Origin: American Period: Late Nineteenth Century Provenance: Part of the William (Billy) Jamieson (1954 – 2012) Collection Date: c.1875-1900 Each: Height: 22 inches Width: 15 inches Depth: 16 inches Base Diameters: 15 inches (all approximate & at maximums)
The very rare and very large pair of carved and stained American redwood nineteenth century circus wagon carvings modelled as demonic busts having oversized features with large googly eyes, horns over elongated ears, hook noses and satanic toothy grins and furrowed brows, the wholes with some remnants of polychrome painted decoration, survive from the last quarter of the nineteenth century.
The condition of these heavy busts is as to be expected from these nomadic pieces that would have travelled across America, in direct exposure to the elements in all conditions. There is an amount of splitting, with a larger area to one of the bases, and the surfaces are rather dry and coarse but there are no losses of any note with just a few chips to the extremities of the carvings. The remains of the original polychrome decoration remains in the lower relief parts such as to the eye sockets and teeth grooves.
Circus parades in America started in earnest in 1796 when Jacob Crowninshield, captain of the ship America, sailed into New York harbour with a strange cargo, a three-year old elephant, the first to be seen in America, bought for $450 and sold for $10,000 to a Philadephian named Owen who took it on tours until around 1818, and so it began. By the 1820s there were many shows with wild, exotic animals in cages that were on the road. By 1828, Buckley and Wick’s circus ventured out into the eastern areas with forty horses, eight wagons, thirty-five people and a tent of seventy-five feet. For the next twenty or more years to around 1845 circus wagons themselves were strong but simple affairs of light construction and with no ornamentation. By the middle of the 1850s the band chariot and ornamental wagons were part of the circus. Two shops, The Stephensons and the Fielding Brothers workshops were both capable of constructing these highly ornamental and expensive wagons.
In the Autumn of 1881, around about the time these particular carvings were fashioned, a large number of carvings were commissioned for a new group of circus wagons known as Tableaux Dens. Harper’s Weekly reported:
“One shop in New York made forty figures, costing from $25 to $100 each for a circus last winter. They were figures of gods and goddesses, and beasts, birds, and reptiles, and were fastened on the golden chariots that appear in the street processions. When they are to be planted on the sides of the chariots, half figures are used but when they are to be placed on the corners they are carved complete and afterward cut out in the back to fit”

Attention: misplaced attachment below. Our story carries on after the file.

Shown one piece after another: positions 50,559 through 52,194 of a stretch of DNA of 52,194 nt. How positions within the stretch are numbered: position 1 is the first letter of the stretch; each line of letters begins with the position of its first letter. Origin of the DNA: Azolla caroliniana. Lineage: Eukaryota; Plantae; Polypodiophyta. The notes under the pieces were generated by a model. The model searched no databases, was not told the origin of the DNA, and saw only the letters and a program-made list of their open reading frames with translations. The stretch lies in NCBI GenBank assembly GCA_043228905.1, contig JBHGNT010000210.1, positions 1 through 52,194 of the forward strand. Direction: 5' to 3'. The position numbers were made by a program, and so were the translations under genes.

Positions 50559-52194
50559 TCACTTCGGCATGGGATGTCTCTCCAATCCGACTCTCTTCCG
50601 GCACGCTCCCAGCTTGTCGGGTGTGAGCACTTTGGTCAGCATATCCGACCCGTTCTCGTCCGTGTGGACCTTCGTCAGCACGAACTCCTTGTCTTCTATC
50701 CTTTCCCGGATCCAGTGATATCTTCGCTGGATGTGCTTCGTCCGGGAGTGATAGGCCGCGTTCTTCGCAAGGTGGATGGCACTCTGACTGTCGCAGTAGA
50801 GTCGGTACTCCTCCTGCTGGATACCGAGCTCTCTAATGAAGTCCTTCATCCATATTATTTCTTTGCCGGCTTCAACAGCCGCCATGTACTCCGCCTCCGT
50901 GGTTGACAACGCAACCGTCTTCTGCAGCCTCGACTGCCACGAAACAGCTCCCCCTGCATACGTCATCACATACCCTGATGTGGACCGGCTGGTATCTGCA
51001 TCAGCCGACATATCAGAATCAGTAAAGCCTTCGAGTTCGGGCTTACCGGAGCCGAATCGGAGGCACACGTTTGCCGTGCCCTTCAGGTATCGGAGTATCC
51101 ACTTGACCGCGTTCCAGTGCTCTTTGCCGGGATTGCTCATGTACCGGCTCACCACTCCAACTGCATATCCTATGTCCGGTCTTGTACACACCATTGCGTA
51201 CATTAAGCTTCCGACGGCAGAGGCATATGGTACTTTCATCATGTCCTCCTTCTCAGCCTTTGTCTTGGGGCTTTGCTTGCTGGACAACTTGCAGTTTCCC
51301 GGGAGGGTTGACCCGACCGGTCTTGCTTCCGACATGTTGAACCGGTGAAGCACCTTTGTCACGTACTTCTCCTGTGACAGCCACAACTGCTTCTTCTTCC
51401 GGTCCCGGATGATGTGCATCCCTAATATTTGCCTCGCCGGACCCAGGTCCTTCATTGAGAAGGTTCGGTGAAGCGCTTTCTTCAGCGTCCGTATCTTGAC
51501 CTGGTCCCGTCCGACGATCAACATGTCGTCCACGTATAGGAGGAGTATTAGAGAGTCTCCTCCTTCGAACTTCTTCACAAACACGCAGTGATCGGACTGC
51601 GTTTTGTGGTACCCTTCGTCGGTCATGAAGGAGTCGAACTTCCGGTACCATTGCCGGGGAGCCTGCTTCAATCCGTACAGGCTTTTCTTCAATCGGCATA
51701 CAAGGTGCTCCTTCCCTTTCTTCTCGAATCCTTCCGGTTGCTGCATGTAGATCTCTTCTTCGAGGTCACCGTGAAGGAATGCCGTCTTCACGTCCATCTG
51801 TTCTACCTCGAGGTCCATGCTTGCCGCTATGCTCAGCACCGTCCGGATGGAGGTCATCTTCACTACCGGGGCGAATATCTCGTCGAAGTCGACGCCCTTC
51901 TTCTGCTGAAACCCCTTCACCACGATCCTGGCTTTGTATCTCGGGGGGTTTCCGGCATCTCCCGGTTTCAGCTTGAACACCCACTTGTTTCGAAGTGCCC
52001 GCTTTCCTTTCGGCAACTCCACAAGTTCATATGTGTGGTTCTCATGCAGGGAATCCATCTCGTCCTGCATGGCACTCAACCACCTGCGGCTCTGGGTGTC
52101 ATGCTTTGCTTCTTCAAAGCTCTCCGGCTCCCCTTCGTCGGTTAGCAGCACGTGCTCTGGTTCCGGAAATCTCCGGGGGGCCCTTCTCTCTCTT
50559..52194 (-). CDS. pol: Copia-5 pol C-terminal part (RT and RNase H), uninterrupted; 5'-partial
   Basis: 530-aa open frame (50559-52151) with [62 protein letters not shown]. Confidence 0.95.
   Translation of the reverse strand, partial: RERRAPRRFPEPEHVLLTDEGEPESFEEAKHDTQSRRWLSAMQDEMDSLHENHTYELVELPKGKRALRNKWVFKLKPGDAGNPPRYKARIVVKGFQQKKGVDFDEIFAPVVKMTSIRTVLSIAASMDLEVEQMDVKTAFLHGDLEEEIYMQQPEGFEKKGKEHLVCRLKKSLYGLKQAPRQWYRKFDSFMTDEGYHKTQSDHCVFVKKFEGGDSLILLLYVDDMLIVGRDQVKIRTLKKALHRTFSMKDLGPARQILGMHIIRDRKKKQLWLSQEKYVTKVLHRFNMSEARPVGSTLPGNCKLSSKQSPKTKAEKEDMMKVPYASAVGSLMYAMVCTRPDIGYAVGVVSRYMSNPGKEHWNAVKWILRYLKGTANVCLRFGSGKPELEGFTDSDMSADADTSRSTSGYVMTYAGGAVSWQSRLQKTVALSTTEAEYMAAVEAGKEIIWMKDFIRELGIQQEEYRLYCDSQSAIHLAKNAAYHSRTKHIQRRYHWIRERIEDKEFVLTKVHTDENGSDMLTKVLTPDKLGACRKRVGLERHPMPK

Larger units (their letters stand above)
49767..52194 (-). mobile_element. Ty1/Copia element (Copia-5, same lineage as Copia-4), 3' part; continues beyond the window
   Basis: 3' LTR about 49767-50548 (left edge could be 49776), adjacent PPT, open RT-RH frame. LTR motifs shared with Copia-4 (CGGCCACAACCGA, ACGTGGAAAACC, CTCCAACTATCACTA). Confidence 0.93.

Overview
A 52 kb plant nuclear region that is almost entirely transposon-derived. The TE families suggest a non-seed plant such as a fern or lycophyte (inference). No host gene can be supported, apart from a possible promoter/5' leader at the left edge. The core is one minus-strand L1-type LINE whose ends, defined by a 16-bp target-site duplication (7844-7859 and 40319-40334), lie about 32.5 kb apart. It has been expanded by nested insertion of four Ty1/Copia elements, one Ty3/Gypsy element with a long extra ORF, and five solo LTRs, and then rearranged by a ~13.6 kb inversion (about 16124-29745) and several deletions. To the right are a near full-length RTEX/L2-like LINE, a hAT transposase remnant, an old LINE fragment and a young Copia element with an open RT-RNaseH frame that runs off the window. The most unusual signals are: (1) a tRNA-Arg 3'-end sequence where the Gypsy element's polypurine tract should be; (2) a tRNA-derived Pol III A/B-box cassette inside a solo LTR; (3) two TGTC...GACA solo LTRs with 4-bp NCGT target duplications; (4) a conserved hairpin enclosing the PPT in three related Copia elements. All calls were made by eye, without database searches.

$100 in 1880, for the more expensive carvings, would amount to approximately $2,220 in today’s money (or £1325).
These particular busts are either corner figures or more likely figureheads. For example, birds were carved for the aviary cage wagon, crocodiles and snakes for the reptile cage whilst more fantastical items like these would have been carved for the sideshow, freak, or ghost train associated wagons. There was also 'Continent tableaux wagons' of 1877 whereby each wagon had a country designated to it as its theme so for example lions would adorn the African wagons and eagles the American wagons.
The likely makers of these carvings were either the Fielding brothers of new york, Samuel A.Robb opening in 1877, or The Sebastian Wagon Company which opened in 1853. Further reading on this topic and this type of carving can be found in the book ‘Artists in Wood’ by Frederick Fried.
The late Mr. Jamieson (1954 – 2012) was a passionate collector and highly respected dealer of tribal and ethnographic material, primitive artifacts, art deco, and in his words “oddities and curiosities”. In the 15 years that he was a dealer, Jamieson sold artifacts to the art world's biggest names - the ROM, the Metropolitan Museum of Art, Sotheby's and Christie's auction houses - as well as to private clients such as Steven Tyler and Mick Jagger. He was also celebrated for his purchase of the historic Niagara Falls Museum, and its nine mummies, one of which was King Ramses I, which was repatriated to Egypt. These carvings are part of a consignment of fifteen pieces from Jamieson’s collection that we have had shipped over from Canada this year.
Many people are fascinated by fairground art and by the gorgeously painted and carved creatures that enchanted us from a young age. The world's finest collection of fairground art was amassed in the 1960s and 1970s by Lord and Lady Bangor when it was generally undervalued and underpriced. When Christie's auctioned their collection at Wookey Hole, Somerset in 1997, the sale attracted huge interest and massive sale results. Collectors flocked not just because of the finery of the collection, but because it is now quite rare to find or be able to purchase fairground art in the open market. Fairground art is highly collectable and the earlier it is, the better.
A must for the serious circus or fairground collector, or for those with a liking for the darkly decorative. Surrealist rarities of the highest order.